Monday, July 02, 2007

A Mirror Of Nature

                                Lake Keitele, Akseli Gallen-Kallela, 1905

More culture this week-end, in the form of an art exhibit at the Minneapolis Institute of Arts, featuring Nordic landscape painting, 1840-1910. A warm summer's day is a good time to chill out with some cool Scandinavian Art. With over one hundred paintings from all the Nordic countries, there was a definite sense of restraint and naturalism on display- counter to the romantic styles often seen from this era. There were even a couple of small works by Thórarinn Thorláksson from Iceland. This kind of art grows on you slowly, there were few "theatrical" pieces, but overall there was a very subdued approach on display, with just a hint of drama beneath the surface. There were some, however, that definitely had a definite psycholgical undercurrent:

                                Stetind in Fog, Peder Balke, 1864

This is the only non-Scandinavian stop in the exhibit's schedule, and a most welcome contrast to the Picassco exhibit, currently showing at the Walker Art Center.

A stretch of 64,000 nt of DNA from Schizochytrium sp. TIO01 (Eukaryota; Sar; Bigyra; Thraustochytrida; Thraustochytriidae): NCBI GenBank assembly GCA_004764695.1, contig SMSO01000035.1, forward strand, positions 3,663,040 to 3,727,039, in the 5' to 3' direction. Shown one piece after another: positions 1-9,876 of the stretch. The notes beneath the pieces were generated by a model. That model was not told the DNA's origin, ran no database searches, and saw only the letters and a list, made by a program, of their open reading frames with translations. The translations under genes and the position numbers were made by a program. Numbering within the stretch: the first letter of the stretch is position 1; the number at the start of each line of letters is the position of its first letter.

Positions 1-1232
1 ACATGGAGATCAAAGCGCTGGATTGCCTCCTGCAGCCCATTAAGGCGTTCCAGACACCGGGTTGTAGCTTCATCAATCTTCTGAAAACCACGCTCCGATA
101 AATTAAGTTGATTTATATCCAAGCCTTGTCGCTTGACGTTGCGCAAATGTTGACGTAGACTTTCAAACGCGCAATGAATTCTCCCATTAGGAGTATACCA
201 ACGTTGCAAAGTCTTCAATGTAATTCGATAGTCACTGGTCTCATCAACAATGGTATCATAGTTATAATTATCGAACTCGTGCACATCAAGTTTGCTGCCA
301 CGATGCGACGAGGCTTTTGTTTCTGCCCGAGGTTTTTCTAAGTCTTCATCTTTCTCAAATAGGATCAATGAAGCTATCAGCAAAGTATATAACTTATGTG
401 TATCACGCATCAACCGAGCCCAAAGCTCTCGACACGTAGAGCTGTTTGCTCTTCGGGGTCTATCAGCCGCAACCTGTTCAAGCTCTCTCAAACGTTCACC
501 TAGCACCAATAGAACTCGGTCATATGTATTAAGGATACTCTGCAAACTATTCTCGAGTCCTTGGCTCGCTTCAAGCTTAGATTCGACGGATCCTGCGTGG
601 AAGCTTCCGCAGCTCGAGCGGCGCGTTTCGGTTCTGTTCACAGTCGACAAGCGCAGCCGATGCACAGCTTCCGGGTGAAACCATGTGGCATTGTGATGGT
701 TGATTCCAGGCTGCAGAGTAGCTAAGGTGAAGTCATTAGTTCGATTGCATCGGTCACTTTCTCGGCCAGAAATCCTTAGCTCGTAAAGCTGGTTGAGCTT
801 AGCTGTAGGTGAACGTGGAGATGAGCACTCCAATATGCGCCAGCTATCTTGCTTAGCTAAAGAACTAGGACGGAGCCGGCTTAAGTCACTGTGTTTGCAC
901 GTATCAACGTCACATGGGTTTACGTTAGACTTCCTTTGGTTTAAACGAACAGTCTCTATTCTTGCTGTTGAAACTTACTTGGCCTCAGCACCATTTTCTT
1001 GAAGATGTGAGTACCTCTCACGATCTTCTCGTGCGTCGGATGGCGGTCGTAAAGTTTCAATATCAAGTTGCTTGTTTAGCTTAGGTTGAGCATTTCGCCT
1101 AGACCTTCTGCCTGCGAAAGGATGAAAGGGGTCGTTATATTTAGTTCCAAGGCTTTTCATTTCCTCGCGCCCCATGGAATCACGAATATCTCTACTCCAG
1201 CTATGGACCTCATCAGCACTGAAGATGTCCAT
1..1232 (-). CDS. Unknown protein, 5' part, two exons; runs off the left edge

By Professor Batty


Blogger Rose said...

Love the Gallen-Kallela! What a beautiful piece.
At the National Gallery of Art last week I asked the security guard in one of the galleries if I could take a picture. No, he replied, you can't take a picture... But, you may take a photograph. Ha!
Now it is much easier to play our favorite game. When my husband and I visit a museum we each get to choose the picture we would take home if we could. I often wish I had a postcard of each picture we have selected for our "personal gallery" over the years. Now, with my little digital camera, it is easy to record our choices--at least, in the museums where photography is permitted!

Blogger ECS said...

was that first painting borrowed from a museum in Boston/Cambridge? I'm quite sure I had a postcard of it on my door in college.

Blogger ECS said...

nevermind.. just looked it up and now I remember seeing the painting in London and spending quite a lot of time with it. In those rooms of rococo exuberance, it was a wonderfully peaceful place!

Blogger Professor Batty said...

... there's something to be said for the Scandinavian sensibility in the arts- of course, that's why we're here (in Icelandic-affiliated blogs), I suppose?

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